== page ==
Amish Grace: How Forgiveness Transcended Tragedy

ISBN: 978-0-470-34404-0
288 pages
March 2010, Jossey-Bass
US $16.95 Add to Cart

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Religion & Philosophy, Jossey-Bass

March 01, 2010

AMISH GRACE: How Forgiveness Transcended Tragedy

The Amish response to the murders of five schoolgirls in Nickel Mines, PA in October 2006 was even more surprising than the intrusion of evil into bucolic Lancaster County. Just hours after the shootings, the community forgave killer Charles Roberts and reached out to his widow, attending his burial and contributing to a fund for the family.

Within a week of the murders, Amish forgiveness was a central theme in news stories around the world. The astonishing account was soon chronicled in an award-winning, best-selling book in 2007 that Bill Moyers called “a story our polarized country needs to hear.”

Now the basis for a Lifetime Original movie set to premier on March 28th, the paperback edition of AMISH GRACE: How Forgiveness Transcended Tragedy (Jossey-Bass, a Wiley imprint; March 2010; $16.95 / Paper; ISBN: 978-0-470-34404-0), from Donald B. Kraybill, Steven M. Nolt, and David L. Weaver-Zercher, includes a surprising interview with the shooter's mother in the new afterword. In addition, a discussion and study guide helps readers explores the history, theology and culture of the Amish, connecting forgiveness to their entire way of life.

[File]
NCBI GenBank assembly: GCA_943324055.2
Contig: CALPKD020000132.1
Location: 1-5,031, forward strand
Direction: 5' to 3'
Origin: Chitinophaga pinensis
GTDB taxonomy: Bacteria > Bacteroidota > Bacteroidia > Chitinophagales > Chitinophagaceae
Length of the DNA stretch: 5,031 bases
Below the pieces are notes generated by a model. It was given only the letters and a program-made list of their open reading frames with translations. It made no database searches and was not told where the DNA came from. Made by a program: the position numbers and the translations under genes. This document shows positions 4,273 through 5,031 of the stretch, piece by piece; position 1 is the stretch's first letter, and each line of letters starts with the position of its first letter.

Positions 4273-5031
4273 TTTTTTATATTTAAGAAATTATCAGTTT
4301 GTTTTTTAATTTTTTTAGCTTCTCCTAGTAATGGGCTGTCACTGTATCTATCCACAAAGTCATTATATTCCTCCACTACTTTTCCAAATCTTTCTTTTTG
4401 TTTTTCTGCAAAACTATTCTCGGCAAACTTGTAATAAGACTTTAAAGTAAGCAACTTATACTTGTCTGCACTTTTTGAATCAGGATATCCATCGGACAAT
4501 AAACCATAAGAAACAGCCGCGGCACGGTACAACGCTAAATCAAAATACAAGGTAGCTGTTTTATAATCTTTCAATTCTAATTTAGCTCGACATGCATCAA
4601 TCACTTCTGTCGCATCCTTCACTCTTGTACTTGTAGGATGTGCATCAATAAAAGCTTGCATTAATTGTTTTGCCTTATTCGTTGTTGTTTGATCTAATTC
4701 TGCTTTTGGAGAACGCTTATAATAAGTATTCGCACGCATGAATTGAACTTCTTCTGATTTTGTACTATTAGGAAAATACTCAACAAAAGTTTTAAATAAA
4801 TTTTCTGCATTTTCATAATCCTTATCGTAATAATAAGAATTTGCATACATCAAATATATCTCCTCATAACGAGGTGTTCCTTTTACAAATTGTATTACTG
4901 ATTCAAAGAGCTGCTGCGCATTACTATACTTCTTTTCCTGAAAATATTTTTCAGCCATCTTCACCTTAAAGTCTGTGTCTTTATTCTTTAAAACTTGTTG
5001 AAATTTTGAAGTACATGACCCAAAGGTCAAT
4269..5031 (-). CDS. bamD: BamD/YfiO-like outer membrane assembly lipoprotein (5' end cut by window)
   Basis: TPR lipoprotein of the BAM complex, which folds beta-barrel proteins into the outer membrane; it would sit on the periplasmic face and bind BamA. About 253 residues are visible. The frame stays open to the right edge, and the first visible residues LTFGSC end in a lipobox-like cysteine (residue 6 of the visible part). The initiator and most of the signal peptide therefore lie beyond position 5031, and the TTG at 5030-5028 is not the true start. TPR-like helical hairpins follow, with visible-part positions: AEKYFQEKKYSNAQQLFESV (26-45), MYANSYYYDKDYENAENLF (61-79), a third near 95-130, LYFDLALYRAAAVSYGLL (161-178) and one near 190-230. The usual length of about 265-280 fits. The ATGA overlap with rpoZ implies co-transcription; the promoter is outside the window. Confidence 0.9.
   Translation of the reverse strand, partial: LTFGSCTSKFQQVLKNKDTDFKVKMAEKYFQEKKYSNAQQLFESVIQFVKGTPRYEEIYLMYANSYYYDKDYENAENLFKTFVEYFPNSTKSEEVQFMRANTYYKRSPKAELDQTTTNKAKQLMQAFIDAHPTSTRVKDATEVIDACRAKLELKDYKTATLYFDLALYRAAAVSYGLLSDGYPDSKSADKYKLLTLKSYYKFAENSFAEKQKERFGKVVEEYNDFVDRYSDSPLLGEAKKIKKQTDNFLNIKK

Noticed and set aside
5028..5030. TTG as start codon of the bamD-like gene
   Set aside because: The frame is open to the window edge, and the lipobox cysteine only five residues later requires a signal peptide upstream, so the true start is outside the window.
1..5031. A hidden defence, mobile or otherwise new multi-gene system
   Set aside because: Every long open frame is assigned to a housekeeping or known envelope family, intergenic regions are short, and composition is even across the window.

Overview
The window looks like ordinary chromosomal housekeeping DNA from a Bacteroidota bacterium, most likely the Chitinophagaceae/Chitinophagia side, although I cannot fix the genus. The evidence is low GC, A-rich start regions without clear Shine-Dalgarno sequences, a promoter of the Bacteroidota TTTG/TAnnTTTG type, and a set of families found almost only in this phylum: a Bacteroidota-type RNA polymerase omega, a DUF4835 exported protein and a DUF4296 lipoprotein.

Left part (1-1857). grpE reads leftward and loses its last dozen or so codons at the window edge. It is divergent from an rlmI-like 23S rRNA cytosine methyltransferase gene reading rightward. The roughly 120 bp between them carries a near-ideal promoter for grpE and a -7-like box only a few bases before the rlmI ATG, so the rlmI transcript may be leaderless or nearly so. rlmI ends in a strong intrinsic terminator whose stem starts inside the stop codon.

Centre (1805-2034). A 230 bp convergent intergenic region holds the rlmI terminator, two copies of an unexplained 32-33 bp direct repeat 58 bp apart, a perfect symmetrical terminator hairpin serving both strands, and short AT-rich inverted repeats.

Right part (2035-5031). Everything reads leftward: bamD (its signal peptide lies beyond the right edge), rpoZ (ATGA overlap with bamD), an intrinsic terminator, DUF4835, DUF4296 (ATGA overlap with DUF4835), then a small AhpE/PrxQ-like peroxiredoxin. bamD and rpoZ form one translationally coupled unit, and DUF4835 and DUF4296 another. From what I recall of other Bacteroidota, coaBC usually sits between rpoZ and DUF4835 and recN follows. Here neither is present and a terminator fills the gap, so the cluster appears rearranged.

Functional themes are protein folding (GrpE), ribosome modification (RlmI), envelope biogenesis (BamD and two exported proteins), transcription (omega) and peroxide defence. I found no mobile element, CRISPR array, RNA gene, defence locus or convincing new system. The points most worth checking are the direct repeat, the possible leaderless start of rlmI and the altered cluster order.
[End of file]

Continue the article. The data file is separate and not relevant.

The Amish response to the Nickel Mines killings offered new insights into the possibilities and practices of forgiveness, even in the face of tragic and horrific human events. “Perhaps our real human need is to find ways to move beyond tragedy with a sense of healing and hope,” the authors wrote. “What we learn from the Amish, both at Nickel Mines and more generally, is that how we choose to move on from tragic injustice is culturally formed.”

“Regardless of the details of the Nickel Mines story one message rings clear: religion was not used to justify rage and revenge but to inspire goodness, forgiveness and grace,” the authors conclude. “And that is the big lesson for the rest of us regardless of our faith or nationality.”